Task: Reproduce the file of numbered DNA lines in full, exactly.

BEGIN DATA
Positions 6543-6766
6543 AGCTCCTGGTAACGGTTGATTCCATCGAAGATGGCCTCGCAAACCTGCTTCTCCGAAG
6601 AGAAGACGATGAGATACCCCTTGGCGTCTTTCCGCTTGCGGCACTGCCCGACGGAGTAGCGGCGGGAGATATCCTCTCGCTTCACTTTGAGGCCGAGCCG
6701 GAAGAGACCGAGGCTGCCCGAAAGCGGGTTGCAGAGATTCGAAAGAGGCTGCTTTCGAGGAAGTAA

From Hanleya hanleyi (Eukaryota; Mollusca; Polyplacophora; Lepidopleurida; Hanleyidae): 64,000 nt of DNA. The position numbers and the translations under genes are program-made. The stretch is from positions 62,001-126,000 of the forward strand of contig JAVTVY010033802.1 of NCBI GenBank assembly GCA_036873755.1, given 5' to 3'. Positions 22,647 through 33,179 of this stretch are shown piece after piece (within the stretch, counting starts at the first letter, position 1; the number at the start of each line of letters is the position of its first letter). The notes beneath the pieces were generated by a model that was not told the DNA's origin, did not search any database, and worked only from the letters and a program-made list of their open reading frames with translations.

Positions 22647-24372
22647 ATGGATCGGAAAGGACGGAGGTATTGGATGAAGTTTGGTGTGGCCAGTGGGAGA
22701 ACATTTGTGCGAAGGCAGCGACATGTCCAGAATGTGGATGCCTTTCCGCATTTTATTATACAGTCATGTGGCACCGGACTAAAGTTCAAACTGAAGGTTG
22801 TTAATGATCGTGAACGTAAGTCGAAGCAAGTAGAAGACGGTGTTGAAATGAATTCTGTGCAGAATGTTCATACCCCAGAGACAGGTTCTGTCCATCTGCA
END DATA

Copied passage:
Positions 6543-6766
6543 AGCTCCTGGTAACGGTTGATTCCATCGAAGATGGCCTCGCAAACCTGCTTCTCCGAAG
6601 AGAAGACGATGAGATACCCCTTGGCGTCTTTCCGCTTGCGGCACTGCCCGACGGAGTAGCGGCGGGAGATATCCTCTCGCTTCACTTTGAGGCCGAGCCG
6701 GAAGAGACCGAGGCTGCCCGAAAGCGGGTTGCAGAGATTCGAAAGAGGCTGCTTTCGAGGAAGTAA

From Hanleya hanleyi (Eukaryota; Mollusca; Polyplacophora; Lepidopleurida; Hanleyidae): 64,000 nt of DNA. The position numbers and the translations under genes are program-made. The stretch is from positions 62,001-126,000 of the forward strand of contig JAVTVY010033802.1 of NCBI GenBank assembly GCA_036873755.1, given 5' to 3'. Positions 22,647 through 33,179 of this stretch are shown piece after piece (within the stretch, counting starts at the first letter, position 1; the number at the start of each line of letters is the position of its first letter). The notes beneath the pieces were generated by a model that was not told the DNA's origin, did not search any database, and worked only from the letters and a program-made list of their open reading frames with translations.

Positions 22647-24372
22647 ATGGATCGGAAAGGACGGAGGTATTGGATGAAGTTTGGTGTGGCCAGTGGGAGA
22701 ACATTTGTGCGAAGGCAGCGACATGTCCAGAATGTGGATGCCTTTCCGCATTTTATTATACAGTCATGTGGCACCGGACTAAAGTTCAAACTGAAGGTTG
22801 TTAATGATCGTGAACGTAAGTCGAAGCAAGTAGAAGACGGTGTTGAAATGAATTCTGTGCAGAATGTTCATACCCCAGAGACAGGTTCTGTCCATCTGCA